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Combating TB In India: Why We Lead in the Position Of Maximum People Infected In The World

The recently released global TB report 2017 has stated that India leads in the number of people afflicted with the deadly disease, that is TB. In the year 2016, about 27.9 lakh people in India were affected with the disease and about 4.23 lakh of them were killed as a result of it. Mostly, the under-reporting and under-diagnosis of the disease is being quoted as the reason for the large numbers affected, according to a study conducted by the WHO(World Health Organization). The alarming numbers and the fact that we remain at the top of the list is deeply troubling while at the same time questioning the unregulated private sectors and the weak health system that exists in our country. While there are promises being made that India will be TB-free by the end of 2025, we need to look at what has been done in that direction and what remains to be done. Just like we have been declared a polio-free country, lets us look at what will take us in the direction of a country devoid of TB.

Understanding The Affliction That Is TB

It was believed that Tuberculosis i.e TB was an old disease, but lately due to the emergence of drug resistance and HIV, it has again sprung up as a major threat out of all the infectious diseases that are prevalent among people. It is caused by a bacteria called Mycobacterium Tuberculosis.

The symptoms of the disease depends upon the area of the body that is affected. If the lungs are affected, then the patient might have a cough lasting more than 2 weeks and they may cough up blood/phlegm. Symptoms may also include weakness, weight loss, loss of appetite, chills, fever and night sweats.The diagnosis of TB is very difficult since the symptoms are very similar to many other illnesses. Sometimes people might have latent TB, in which case though the bacteria infects earlier, the symptoms might show up only after a few years usually because of HIV or some other infections.

Treatment can be done using the 20 odd drugs over a period of at least 6 months. But patients have to ensure to complete the course religiously else there could a relapse. But since these drugs were invented years ago, some people have also development a drug resistance to some of them, which makes treatment difficult. Hence there is a need to develop newer drugs. This disease can spread through the air, hence it is very important to educate people regarding the disease and how it is caused. Awareness can only help with its prevention.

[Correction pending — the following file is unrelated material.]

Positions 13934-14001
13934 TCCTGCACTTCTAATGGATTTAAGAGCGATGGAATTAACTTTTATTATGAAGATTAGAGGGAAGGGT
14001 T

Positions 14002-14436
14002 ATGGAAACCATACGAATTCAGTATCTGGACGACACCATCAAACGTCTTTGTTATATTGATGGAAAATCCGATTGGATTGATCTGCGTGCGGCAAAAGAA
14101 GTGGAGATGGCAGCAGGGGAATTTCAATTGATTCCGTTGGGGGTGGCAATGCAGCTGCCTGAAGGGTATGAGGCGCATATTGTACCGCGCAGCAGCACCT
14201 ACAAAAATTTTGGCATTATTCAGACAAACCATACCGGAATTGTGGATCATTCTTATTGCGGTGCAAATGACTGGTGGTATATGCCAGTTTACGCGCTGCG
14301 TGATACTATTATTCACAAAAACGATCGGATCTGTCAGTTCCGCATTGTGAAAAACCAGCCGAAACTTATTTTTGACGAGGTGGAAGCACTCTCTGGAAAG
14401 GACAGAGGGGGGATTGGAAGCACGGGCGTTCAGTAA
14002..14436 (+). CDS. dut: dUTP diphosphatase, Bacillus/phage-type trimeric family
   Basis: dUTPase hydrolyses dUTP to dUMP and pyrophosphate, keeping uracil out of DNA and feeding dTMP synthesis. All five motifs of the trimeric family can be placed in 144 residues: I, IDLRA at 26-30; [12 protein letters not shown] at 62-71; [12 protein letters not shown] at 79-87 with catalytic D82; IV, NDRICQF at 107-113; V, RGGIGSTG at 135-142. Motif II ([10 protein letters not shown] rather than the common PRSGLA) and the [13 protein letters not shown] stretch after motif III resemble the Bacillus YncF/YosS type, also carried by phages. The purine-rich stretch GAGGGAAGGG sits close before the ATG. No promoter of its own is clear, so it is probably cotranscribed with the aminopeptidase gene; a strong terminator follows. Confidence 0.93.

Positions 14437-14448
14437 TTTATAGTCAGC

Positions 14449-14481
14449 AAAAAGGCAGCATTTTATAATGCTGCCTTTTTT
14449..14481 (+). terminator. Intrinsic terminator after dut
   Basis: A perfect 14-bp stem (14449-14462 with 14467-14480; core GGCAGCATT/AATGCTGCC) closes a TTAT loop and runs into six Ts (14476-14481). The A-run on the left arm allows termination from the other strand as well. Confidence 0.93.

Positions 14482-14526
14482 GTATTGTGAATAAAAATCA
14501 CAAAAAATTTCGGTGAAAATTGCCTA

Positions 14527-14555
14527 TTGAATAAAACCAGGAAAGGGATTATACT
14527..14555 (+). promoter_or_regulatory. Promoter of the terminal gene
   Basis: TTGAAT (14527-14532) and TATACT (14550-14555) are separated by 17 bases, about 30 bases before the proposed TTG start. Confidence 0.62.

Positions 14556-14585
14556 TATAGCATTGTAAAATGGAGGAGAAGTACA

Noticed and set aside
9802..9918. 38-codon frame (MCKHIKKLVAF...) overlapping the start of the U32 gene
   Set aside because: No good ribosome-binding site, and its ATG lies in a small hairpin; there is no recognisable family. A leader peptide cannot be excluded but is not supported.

The Current Situation In India

The latest list by WHO show that the maximum sufferers belong to India. Generally the most people at risk are people infected with HIV and children under 5 years age. Dr. Katherine Floyd, co-ordinator of WHO’s monitoring and evaluation unit at the global TB programme, says that shortcomings in TB funds are the main reason why the countries are unable to meet their TB prevention targets. Multidrug resistant TB remains the main health security threat and a major public crisis. Out of 10.4 million cases worldwide, only 6.3 were detected and notified in 2016, which makes a gap of 4.1 million. This gap is majorly accounted by countries like India, Indonesia and Nigeria, which makes up half of the gap.

In India, we face the challenge of funds along with public awareness. Even if the government introduces a lot of measures and access to treatment, the question remains how many of the patients infected with TB really know about all these facilities which are applicable to them and how to access them. Government needs to spend a bit on awareness programmes and advertisements to make public aware. Also since this a easily infectious disease, a lot needs to be done to make diagnosis more effective so that the patients suffering can ensure to protect others from catching the illness.

The Need Of The Hour: Removal Of Stigma And Eradication

There seems to be a major stigma attached to TB that it is a poor man’s disease. But as a matter of fact, it’s just that not many people are talking about it. Though the government has declared ambitiously that the disease shall be eradicated by 2025, it needs to be really mulled on to understand how to combat it. At the ‘First WHO Global Ministerial Conference on Ending TB in Sustainable Development Era’, India has reaffirmed that it is continuously fighting to conquer TB just like we did with polio. It is said that 25% of the ministry’s budget has been earmarked to combat TB, this includes free diagnosis, free treatment with best quality drugs, nutritional and financial support to the patients, online TB notification systems and mobile based monitoring systems.

On top of all that the government is doing, it is also important to spread word about the disease itself. It is necessary to make people aware that anybody can catch this disease as it is easily communicable, but can be cured too. After all, it’s only through information that the under-diagnosis can be prevented. We also need to find some means to stop the private health industry squeezing so much out of the patients when the treatment is affordable. Let us stop this bacterial infection that is claiming a lot of lives unnecessarily. Let us be aware and help others around us to understand and prevent the disease. Together we can build a stronger nation.

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